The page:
You’ve tried playing airplane, pinching the baby’s nose, squirting medicines through a syringe, hiding them in flavored gelatin, standing on your head – and nothing seems to get the medication past those raspberried lips. Giving medications to an infant, toddler, or preschooler is a true test of parental ingenuity.
- For nursing and bottle-fed babies, use a pacifier with a medication cup attached to it. The nipple places the strongly flavored liquid past the taste buds. The baby swallows the medication as part of the sucking reflex.
- Never use a soupspoon to give medications. Studies show many parents under and overmedicate little ones this way.
- Never spray medication directly into the baby’s mouth. The propellant does not force the medication into the tiny airways. To be effective, the baby must actively inhale the medication into the lungs.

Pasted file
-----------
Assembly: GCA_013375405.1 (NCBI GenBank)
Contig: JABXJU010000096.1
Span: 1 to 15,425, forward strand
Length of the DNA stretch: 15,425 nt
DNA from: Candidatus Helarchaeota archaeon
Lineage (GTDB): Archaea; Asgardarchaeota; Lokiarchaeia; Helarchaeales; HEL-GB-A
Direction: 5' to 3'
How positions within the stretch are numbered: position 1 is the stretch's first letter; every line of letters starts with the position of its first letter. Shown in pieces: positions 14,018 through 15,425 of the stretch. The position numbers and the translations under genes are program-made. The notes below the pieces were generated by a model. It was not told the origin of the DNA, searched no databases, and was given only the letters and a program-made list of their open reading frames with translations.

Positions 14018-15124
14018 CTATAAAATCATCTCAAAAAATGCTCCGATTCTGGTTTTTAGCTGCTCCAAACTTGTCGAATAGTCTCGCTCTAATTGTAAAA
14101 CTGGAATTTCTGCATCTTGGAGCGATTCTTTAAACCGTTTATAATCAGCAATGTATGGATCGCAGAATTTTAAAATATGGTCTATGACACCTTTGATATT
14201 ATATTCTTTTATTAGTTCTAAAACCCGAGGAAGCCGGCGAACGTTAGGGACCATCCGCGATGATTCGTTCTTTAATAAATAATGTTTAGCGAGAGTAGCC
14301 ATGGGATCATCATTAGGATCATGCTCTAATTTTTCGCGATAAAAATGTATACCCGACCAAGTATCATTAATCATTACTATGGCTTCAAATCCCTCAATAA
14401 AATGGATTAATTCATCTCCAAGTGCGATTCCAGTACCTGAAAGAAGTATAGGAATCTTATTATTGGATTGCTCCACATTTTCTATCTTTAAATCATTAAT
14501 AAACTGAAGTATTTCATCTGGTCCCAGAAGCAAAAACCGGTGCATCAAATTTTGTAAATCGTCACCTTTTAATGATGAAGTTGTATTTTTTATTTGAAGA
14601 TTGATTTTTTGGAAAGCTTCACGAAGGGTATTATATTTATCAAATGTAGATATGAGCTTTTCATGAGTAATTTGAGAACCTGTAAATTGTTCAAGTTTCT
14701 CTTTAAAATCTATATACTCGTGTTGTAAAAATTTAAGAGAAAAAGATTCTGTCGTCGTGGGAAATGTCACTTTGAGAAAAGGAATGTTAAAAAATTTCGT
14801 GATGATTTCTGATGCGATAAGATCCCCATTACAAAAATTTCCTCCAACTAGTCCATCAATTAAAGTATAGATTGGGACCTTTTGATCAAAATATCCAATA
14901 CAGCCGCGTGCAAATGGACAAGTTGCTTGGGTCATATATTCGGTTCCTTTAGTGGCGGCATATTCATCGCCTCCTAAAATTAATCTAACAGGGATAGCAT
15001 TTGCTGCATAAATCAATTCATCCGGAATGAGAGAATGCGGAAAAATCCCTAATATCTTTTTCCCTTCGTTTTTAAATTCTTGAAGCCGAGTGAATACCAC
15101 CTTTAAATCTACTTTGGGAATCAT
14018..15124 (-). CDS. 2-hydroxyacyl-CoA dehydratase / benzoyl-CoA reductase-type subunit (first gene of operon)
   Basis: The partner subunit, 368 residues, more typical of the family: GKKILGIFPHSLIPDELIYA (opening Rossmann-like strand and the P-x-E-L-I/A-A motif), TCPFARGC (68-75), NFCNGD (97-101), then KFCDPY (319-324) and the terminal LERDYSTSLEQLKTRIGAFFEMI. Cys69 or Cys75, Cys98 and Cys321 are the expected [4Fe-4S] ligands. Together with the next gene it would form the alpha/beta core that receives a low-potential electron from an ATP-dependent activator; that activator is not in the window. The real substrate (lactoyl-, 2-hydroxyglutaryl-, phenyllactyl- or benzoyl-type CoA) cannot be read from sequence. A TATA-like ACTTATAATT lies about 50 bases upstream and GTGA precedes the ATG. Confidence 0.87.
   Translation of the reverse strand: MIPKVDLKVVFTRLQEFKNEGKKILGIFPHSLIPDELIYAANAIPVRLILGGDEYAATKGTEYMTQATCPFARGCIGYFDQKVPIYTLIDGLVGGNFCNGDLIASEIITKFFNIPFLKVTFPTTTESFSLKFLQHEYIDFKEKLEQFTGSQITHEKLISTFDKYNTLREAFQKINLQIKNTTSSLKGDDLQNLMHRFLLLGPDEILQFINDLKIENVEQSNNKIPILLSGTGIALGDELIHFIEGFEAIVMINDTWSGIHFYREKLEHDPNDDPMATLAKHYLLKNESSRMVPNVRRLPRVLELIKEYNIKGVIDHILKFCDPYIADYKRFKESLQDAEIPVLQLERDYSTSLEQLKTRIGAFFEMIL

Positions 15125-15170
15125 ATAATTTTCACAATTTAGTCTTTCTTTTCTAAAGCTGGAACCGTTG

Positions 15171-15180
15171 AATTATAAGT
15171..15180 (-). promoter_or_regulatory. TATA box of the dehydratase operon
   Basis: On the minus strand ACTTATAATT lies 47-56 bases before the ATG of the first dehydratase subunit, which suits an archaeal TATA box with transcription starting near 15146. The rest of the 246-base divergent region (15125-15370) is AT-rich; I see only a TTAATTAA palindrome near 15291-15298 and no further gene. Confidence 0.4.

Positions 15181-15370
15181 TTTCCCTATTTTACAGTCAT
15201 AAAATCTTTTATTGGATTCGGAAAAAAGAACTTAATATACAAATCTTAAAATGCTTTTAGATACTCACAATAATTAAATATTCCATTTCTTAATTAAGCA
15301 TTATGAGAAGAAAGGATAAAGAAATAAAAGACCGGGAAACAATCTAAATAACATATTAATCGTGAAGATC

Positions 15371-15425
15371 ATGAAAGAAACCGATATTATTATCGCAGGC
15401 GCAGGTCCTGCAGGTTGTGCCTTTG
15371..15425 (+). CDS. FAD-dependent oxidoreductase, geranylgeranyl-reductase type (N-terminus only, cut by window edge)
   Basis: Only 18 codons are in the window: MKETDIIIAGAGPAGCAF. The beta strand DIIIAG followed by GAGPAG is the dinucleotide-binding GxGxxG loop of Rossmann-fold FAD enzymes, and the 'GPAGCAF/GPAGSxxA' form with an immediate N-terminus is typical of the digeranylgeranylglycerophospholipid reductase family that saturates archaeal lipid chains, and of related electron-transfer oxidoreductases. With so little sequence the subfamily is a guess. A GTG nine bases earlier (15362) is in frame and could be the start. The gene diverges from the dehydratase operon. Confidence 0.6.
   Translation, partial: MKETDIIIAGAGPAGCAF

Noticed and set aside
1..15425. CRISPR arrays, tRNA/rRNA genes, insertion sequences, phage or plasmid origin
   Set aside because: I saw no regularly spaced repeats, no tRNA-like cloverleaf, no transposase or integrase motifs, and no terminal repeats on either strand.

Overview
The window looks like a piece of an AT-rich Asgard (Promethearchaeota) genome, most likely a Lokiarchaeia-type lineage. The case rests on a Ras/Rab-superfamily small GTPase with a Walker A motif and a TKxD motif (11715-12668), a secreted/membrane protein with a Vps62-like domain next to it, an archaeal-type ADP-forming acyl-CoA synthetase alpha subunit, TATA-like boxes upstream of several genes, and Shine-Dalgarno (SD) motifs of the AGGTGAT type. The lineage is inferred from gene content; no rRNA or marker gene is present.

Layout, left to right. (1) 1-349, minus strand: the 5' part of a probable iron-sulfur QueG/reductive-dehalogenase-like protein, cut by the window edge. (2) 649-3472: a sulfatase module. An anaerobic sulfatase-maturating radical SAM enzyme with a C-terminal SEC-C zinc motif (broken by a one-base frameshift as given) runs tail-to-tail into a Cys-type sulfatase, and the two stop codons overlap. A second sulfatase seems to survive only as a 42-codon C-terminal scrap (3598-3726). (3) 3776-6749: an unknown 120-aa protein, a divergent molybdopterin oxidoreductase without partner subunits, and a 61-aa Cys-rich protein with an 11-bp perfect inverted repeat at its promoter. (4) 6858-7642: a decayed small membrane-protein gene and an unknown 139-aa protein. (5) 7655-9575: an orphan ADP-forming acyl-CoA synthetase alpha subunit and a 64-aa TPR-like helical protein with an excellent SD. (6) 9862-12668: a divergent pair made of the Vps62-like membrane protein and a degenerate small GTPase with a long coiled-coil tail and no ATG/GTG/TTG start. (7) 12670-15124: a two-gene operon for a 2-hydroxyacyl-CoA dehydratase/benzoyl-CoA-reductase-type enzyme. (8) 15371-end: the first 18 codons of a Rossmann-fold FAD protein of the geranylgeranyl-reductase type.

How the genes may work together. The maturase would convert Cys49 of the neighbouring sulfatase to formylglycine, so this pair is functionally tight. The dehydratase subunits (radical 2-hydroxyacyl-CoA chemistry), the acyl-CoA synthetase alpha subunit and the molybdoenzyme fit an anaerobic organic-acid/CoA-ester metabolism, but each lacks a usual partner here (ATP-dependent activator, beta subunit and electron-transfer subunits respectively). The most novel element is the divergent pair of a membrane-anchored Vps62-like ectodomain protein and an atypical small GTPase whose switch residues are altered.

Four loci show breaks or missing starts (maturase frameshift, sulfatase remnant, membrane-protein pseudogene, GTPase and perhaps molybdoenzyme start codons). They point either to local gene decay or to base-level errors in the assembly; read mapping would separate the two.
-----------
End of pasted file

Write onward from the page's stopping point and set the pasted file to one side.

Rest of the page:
There are two ways to do this. With a:
- Holding chamber with pediatric mask, a device you attach to the metered dose inhaler and place over the baby’s face to use.
- Nebulizer, a machine that delivers the medication as a mist over a period of a few minutes.
- Inhaled medications will NOT work unless they reach the airways. This means the mask must make contact with the baby’s face AND the baby must inhale the medication.
- Asthma causes the baby to take rapid shallow breaths and can dehydrate the baby quickly. This creates a dangerous scenario and the baby will most likely need to be hospitalized to deliver medications and liquids through the veins.